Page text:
Bishop wants to teach computer designers and programmers to make new systems more secure. And he's writing a computer language that can describe attack tools and their distinguishing features; it could form the basis of an improved computer defense program.

Karl Levitt works in the fast-growing field of smart intrusion detectors. The programs, which constantly survey a system for attacks, are in great demand.

One tactic of intrusion detectors, called "signature detection," compares the code in an incoming packet to a library of known attacks, like Bishop's database. Another tactic, "anomaly detection," watches for computing activity that's inconsistent with the profile of an authorized user, such as an 8-to-5 worker sending e-mail at 3 a.m. or a human-resources employee searching for files named "Missile."

But the current detectors can only recognize known attacks and record suspicious events for later review. "We're trying to build programs that can recognize known or unknown intrusions and report where damage is occurring, where the attack came from and whether it is spreading," Levitt says. The programs could even sever the connection or divert the intruder into a fabricated region of the system, called a fishbowl, for observation.

The UC Davis security group was the first to tackle such responsive detectors, Levitt says, and interest is high from government agencies, aircraft makers, semiconductor firms and banks. "For example, we're funded by the Department of Defense" -- where hackers try to break in 80 to 100 times daily. "The defense department is also concerned about information getting out. That's hard to stop when the users have legitimate access," Levitt says. The majority of the security laboratory's $1.3 million in external funding this year comes from the Department of Defense.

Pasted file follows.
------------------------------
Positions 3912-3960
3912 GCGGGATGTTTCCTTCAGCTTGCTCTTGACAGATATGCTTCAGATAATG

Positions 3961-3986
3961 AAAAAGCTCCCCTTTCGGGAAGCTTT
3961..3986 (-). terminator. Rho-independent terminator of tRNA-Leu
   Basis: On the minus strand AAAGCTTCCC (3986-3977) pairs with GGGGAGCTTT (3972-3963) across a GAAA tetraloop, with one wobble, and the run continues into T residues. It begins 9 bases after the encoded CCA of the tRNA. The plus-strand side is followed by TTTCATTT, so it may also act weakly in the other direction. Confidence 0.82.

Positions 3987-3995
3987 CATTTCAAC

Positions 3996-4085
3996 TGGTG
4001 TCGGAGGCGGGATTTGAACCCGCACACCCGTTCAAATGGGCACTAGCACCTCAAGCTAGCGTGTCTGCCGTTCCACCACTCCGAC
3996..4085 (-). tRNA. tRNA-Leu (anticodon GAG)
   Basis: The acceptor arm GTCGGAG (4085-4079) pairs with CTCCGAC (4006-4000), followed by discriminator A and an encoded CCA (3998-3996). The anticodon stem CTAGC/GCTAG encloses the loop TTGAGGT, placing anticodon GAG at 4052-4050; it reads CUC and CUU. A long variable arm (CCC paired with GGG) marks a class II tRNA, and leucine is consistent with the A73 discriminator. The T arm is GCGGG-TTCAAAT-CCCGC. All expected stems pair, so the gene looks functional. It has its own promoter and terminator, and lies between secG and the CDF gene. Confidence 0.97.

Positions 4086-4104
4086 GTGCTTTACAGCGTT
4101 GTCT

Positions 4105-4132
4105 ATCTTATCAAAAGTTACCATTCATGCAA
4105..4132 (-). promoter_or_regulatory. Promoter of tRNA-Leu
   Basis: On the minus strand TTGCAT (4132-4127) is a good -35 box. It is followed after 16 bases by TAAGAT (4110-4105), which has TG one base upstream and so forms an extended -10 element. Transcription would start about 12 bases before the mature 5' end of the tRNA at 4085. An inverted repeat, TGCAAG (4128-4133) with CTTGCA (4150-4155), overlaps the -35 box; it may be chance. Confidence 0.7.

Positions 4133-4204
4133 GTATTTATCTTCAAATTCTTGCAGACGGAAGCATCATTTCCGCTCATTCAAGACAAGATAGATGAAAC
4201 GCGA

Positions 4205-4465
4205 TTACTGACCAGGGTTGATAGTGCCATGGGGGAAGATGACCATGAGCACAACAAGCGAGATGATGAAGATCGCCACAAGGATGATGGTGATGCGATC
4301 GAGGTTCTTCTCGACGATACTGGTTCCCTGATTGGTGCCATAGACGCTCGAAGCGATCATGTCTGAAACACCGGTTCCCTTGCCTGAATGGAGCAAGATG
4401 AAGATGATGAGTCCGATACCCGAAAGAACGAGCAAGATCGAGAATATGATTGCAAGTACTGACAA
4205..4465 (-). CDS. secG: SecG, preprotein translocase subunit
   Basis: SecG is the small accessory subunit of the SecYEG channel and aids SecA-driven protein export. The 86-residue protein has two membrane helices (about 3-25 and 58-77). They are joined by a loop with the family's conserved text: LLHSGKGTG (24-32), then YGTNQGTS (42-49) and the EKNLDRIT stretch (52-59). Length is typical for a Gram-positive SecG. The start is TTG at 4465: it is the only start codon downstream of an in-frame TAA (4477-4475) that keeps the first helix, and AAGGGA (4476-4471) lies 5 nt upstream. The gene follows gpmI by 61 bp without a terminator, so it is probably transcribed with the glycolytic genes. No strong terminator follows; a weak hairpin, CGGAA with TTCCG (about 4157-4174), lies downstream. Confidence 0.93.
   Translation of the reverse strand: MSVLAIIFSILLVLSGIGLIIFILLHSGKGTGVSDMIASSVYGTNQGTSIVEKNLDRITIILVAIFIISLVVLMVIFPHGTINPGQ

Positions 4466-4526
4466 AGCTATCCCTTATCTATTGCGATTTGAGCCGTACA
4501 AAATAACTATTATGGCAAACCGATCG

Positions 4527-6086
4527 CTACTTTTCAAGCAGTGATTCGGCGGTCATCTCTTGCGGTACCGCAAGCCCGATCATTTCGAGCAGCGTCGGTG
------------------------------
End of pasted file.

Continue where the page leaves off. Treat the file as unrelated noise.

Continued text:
Phil Rogaway aims at protecting information not just when it's socked away in storage, but when it's making the trip from one user to another over the Internet, as in e-mail, automatic-teller bank deposits and online credit purchases.

Rogaway is a cryptographer -- a scientist who makes or attacks mathematical gadgets for protecting communication. He uses a modern cryptographic approach called "provable security," in which a mechanism is trusted because of the belief in its underlying assumptions -- for instance, the belief that it takes a tremendous amount of computing time to factor certain very large numbers. If the assumption is true, then what is built on it is known to be good.

Last summer, the firm RSA Data Security announced that an ATT research scientist had cracked part of its "Public Key Encryption Standard #1," which had become a de facto standard for digital communications. It would be replaced by a provable mechanism designed by Rogaway and a research colleague at UC San Diego, Mihir Bellare. Called optimal asymmetric encryption padding (OAEP), the new scheme is "very strong," Rogaway says. "We know this by virtue of having proofs that tell us so."

"Mihir and I, we're very happy. Our scheme is getting into the standards and our approach is catching on," Rogaway says. "We've done what we wanted to do" -- that is, as Sun Tzu said, subdue the enemy without fighting.